The Sex As Sin Scam: One In Four...And Then Some More? genre: Hip-Gnosis & Little Red Ribbon-Hood & Uncivil Unions
They say life imitates art...and if that is true, then the words spoken by Jack Nicholson in the film A Few Good Men may explain why the Bush administration and so many of its followers continue to insist on promoting abstinence as the preferred approach to sex education. Those who "can't handle the truth" and insist on wearing blinders might want to read the latest study on the incidence of sexually transmitted diseases in teenage girls.
If the information is accurate, 25 percent of girls aged 14 to 19 have a sexually transmitted disease. I'm no statistician, but if one in four of the girls in this age range has an STD, how many of of those who make up the other 75 percent must be engaging in sexual relations? Let's be honest, the STD infection rate isn't 100%...which means that many of the other girls have to be sexually active as well.
The first national study of four common sexually transmitted diseases among girls and young women has found that one in four are infected with at least one of the diseases, federal health officials reported Tuesday.
Nearly half the African-Americans in the study of teenagers ages 14 to 19 were infected with at least one of the diseases monitored in the study -- human papillomavirus (HPV), chlamydia, genital herpes and trichomoniasis, a common parasite.
The 50 percent figure compared with 20 percent of white teenagers, health officials and researchers said at a news conference at a scientific meeting in Chicago.
The two most common sexually transmitted diseases, or S.T.D.'s, among all the participants tested were HPV, at 18 percent, and chlamydia, at 4 percent, according to the analysis, part of the National Health and Nutrition Examination Survey.
Among the infected women, 15 percent had more than one of the diseases.
The president of the Planned Parenthood Federation of America, Cecile Richards, said the new findings "emphasize the need for real comprehensive sex education."
"The national policy of promoting abstinence-only programs is a $1.5 billion failure," Ms. Richards said, "and teenage girls are paying the real price."
Look, I understand that parents don't want to believe their children are sexually active nor do they want schools to encourage sex. However, admitting the difference between wishful thinking and cold hard facts may be the best way parents can protect their children...especially their daughters...from potentially fatal diseases. Reality remains reality...even in the presence of self-deception.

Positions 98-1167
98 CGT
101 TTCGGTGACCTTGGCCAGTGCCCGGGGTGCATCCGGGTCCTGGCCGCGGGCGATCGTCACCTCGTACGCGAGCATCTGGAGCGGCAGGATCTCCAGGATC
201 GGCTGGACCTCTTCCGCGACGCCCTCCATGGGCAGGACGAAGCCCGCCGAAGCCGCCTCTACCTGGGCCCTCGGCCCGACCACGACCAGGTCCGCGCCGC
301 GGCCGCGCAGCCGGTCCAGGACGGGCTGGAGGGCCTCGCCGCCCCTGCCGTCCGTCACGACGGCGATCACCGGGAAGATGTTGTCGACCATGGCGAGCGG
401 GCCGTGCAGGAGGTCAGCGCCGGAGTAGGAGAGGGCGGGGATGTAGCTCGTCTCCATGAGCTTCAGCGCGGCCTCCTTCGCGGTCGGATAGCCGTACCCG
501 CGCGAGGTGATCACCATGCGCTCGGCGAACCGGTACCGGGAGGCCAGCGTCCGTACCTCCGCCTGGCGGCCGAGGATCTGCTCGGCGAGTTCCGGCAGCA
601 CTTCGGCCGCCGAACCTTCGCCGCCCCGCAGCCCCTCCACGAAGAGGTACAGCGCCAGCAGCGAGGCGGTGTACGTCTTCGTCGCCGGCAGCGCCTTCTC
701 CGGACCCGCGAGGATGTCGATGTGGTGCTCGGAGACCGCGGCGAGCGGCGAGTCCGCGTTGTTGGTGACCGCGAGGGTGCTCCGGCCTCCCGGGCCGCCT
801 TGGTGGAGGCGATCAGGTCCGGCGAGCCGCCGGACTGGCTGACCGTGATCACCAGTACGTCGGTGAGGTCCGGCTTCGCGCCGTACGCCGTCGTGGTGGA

The death of a daughter from cervical cancer seems an exorbitant price to pay for burying one's head in the sand. Nonetheless, millions of parents continue to be willing to put their children in the position to play a deadly game of Russian roulette when it comes to sex.
Let's assume that fifty percent of girls in this age bracket have engaged in sexual activity. That suggests that parents who continue to embrace the effectiveness of abstinence only programs have a fifty percent chance of being wrong. Put in terms of risk management, at least half of the daughters of those parents who are in denial are at risk to contract an STD.
Even worse, this preoccupation with abstinence sets in motion a default mindset that accepts the habit of participating in unsafe sexual activity. Here's the equation. Once a teenager has been bombarded with admonitions to abstain...often premised on the construct of morality versus immorality (behavior is reduced to a good v. bad concept)...the decision to engage in sex is viewed as wrong.
Rarely do people about to engage in an activity they view as wrong take the time to employ prudent practices and thoughtful judgment. It's the principle of premeditation versus happenstance. I suspect many of these teenagers want the deniability that comes with an unintended act...an accident if you will. Being able to tell mom and dad that they didn't intend to break their pledge to abstain is much easier than admitting a deliberate act of defiance.
Recent reports that girls are engaging in more oral sex as a means to maintain their virginity is a clear example of the unintended consequences that come with unrealistic expectations. The emotional burdens we're heaping upon these young people is a recipe for failure and it often plants the seeds of future dishonest dalliances. If one's initial view of sex is that it must be committed as an act of deception or secrecy, one is apt to repeat that behavior.
In the end, asking children to suppress their sexual desires as a function of morality begins the process of disconnecting sex from love...its intended partner. Once sex is viewed as sin, it becomes increasingly difficult to embrace it as an act of the heart. As this sex as sin notion takes hold, I'm inclined to believe that many of these teenagers, who subsequently contract an STD, begin to internalize the diagnosis as the inevitable consequence of being "immoral" (God's punishment). Once the identity is viewed as damaged (or demonic in the extreme), the likelihood for more damage is enhanced in what I would characterize as a predictable spiral of self-loathing.
We would be far better served to instruct children on the merits of sex as an adjunct to love...giving them the tools they need to maintain both their physical and mental health. Sex is an inevitable human activity. STD's and a sinking self-esteem need not be its destructive companions.